Having won such a battle, he says, “People will never leave HMRC alone because we have 50 million customers.” But, added Tucker, we can make those criminals' jobs as difficult as possible,” and force them into using more spurious domains for this purpose, giving our customers a better chance to spot the phish. Sadly you'll never end phishing as it's too lucrative a business for the criminals. We just have to make things difficult and affect their ROI.”
Tucker recognises that the implementation of DMARC isn't a panacea, but he's proud that, for once, security measures that he implemented could be counted as an ‘enabler'.
In late 2016 Tucker won UK Security Professional of the Year, not just for his dedication to building security for HMRC, but for his massive contribution to shared best practice within the wider security world.
Tucker and his team were also highly commended in the Cyber Security Project of the Year for the HMRC's Cyber Security Command Centres. HMRC's cyber-team was recognised for designing, building and launching the Command Centres, and using integrated new technologies to further mitigate the threat to its digital services, transforming HMRCs ability to protect customers and systems.
Tucker isn't resting on his laurels though. “We're quite proud of what we've achieved, and we're now working with other government departments help them carry out the same process,” said Tucker.
Tucker assured SC that , “there are plenty of organisations that are also just as ripe for phishing.” HMRC was the first to do this, Tucker explained, “and because there were no manuals, we had to write our own and we're now sharing it with other departments such as the Department for Work and Pensions, the Ministry of Justice and the Foreign and Commonwealth Office.”
Tucker and the HMRC were one of the first organisations to work with the National Cyber Security Centre. As one of the first departments to apply the DMARC control, HMRC is now at the forefront of contributing to the delivery of the Active Cyber Defence Programme; an essential part of the government's National Cyber Security Strategy.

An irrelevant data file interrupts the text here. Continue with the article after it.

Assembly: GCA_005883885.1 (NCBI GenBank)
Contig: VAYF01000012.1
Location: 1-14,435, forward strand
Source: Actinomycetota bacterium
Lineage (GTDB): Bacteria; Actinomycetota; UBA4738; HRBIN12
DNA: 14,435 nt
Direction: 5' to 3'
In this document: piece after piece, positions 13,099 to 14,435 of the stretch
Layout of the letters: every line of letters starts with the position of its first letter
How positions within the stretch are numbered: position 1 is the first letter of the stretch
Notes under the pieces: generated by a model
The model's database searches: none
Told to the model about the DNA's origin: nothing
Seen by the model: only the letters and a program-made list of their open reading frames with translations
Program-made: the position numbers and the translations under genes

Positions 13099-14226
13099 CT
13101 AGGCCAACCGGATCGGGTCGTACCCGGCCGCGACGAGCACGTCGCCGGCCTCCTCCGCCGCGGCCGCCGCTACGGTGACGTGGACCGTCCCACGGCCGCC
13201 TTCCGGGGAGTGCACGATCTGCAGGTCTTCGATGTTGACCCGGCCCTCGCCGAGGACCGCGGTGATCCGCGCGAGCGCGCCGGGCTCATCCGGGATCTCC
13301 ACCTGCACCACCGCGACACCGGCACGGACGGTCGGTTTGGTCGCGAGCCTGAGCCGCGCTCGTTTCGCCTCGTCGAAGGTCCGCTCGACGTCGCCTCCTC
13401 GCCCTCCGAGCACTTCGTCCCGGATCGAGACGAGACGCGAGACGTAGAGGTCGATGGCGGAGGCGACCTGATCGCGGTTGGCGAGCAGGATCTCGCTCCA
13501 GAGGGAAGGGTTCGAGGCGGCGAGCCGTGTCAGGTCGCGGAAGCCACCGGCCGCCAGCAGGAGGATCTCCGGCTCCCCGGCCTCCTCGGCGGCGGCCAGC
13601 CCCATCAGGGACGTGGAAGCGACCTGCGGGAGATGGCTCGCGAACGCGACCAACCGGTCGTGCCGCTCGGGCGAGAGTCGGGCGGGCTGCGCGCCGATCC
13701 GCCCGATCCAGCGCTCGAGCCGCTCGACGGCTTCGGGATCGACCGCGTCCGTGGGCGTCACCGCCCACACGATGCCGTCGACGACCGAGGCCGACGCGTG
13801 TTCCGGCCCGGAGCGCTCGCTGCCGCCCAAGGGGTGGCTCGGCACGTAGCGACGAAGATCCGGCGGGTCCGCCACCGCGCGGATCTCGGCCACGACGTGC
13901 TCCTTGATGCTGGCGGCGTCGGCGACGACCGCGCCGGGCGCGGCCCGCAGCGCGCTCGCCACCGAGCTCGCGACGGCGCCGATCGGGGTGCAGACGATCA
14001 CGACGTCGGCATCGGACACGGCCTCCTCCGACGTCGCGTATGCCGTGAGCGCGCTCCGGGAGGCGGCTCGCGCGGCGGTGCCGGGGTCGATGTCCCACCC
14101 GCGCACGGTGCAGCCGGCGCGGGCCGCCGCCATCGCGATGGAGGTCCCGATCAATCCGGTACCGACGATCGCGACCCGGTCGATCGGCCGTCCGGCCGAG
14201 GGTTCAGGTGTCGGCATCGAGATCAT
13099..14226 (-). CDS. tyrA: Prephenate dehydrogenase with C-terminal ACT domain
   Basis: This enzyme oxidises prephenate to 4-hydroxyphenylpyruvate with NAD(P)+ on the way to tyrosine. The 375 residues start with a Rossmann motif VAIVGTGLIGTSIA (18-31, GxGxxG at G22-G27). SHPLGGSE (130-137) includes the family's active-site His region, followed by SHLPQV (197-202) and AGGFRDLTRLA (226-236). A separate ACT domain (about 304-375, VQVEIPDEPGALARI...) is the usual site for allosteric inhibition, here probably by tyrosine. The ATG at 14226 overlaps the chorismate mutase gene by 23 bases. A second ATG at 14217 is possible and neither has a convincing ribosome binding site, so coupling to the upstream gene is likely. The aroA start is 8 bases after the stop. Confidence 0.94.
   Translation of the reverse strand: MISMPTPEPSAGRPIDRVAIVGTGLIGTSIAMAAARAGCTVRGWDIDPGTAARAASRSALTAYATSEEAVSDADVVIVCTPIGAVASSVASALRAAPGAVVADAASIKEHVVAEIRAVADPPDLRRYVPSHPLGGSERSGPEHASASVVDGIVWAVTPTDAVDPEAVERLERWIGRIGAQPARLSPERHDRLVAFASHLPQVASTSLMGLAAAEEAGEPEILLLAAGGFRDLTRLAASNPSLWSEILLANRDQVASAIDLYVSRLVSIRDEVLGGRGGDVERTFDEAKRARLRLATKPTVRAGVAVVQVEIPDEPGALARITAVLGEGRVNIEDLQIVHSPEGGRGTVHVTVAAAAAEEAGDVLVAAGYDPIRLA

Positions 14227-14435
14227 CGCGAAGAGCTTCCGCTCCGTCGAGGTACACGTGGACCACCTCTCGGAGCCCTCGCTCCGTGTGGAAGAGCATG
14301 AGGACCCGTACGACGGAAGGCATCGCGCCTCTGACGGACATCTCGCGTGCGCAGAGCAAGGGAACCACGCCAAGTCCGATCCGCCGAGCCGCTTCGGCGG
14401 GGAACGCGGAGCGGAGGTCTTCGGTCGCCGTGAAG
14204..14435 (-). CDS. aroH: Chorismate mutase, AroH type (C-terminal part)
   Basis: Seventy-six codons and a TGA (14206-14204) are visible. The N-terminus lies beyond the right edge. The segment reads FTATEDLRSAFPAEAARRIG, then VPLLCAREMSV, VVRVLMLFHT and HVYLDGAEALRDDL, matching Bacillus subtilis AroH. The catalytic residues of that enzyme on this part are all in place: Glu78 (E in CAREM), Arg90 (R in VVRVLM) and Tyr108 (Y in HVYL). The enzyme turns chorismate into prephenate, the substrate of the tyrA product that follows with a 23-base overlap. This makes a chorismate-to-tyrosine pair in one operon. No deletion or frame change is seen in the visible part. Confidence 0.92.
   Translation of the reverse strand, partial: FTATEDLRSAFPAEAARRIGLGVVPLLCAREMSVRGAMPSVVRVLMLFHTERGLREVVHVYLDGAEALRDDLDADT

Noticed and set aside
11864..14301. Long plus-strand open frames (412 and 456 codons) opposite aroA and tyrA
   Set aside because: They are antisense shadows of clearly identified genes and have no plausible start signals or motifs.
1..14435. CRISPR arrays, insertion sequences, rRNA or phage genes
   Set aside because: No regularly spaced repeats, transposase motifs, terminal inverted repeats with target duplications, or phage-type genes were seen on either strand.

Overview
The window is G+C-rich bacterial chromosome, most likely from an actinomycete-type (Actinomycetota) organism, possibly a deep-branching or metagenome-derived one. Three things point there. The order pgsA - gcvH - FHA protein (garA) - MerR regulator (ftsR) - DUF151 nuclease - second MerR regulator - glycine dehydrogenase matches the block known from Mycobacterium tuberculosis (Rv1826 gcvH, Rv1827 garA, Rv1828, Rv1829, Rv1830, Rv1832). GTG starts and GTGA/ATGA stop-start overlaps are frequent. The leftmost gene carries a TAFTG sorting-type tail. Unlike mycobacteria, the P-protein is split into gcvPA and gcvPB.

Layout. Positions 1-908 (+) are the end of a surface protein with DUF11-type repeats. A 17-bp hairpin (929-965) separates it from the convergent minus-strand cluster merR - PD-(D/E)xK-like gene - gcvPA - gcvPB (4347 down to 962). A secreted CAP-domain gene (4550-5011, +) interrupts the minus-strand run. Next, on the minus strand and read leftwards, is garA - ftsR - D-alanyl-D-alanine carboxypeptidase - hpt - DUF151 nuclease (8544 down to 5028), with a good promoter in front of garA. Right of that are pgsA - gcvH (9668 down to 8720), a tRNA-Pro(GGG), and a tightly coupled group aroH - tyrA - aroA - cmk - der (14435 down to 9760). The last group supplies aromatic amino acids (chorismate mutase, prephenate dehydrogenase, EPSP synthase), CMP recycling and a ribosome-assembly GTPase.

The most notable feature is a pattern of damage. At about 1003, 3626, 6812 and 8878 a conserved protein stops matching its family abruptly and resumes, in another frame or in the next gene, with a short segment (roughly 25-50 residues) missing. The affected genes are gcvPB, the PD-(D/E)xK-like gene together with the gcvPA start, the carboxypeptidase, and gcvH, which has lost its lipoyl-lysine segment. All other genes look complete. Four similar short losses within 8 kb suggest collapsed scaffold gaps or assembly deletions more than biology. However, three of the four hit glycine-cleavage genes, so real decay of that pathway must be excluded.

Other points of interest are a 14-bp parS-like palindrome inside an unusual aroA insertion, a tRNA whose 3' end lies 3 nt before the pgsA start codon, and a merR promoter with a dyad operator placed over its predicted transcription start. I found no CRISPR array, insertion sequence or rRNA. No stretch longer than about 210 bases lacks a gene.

Tucker explained that he'd been a long term friend of the NCSC's technical director, Ian Levy, who pushed for the implementation of DMARC at HMRC to prove that it worked.
Tucker's next challenge is to figure out how to cut down on SMS phishing, which also targets HMRC customers.
Tucker is investigating how to control the use of Transmission Path Originating Address (TPOA) which SMS messages use to prevent HMRC customers from being sent fakes.
Tucker explained, “unlike email, where I can apply controls to determine legitimate from fraudulent, SMS offers no controls to prevent spoofing of an organisation. It's all down to TPOA spoofing, where criminals can freely send fraudulent SMS messages claiming to be ‘HMRC' and there is nothing technically I can do to stop them.”
“We really need the mobile industry to recognise this issue as it is rising significantly. We've set up a shortcode, 60599, so that customers can forward fraudulent texts to us, but in terms of prevention we need collaboration from the mobile industry. We can't allow SMS to become as abused as email.”
Looking to the future, Tucker thinks we should all be concentrating on the skills gap. He claims there is an abundance of people going through university courses which simply aren't arming students with enough practical knowledge of how to solve real work cyber-security issues on top of a lack of expertise in the security industry to truly learn from.
Tucker is a believer in educating the young of the risks the online world poses. He claims that children don't understand the risks posed by social media and adults are simply turning their heads the other way when it comes to protecting their children.
Speaking emphatically, Tucker concluded: “We need to ensure our children are safe, as they are the workforce of the future. The Children's Commissioner has brought the issues to the fore and it is incumbent on all of us to do our part in solving the real cyber-skills gap.”Tucker is currently working with leaders across child exploitation, online safety, education and social care to try and bridge that gap: “This is my next labour of love, not just as a security professional, but as a parent!”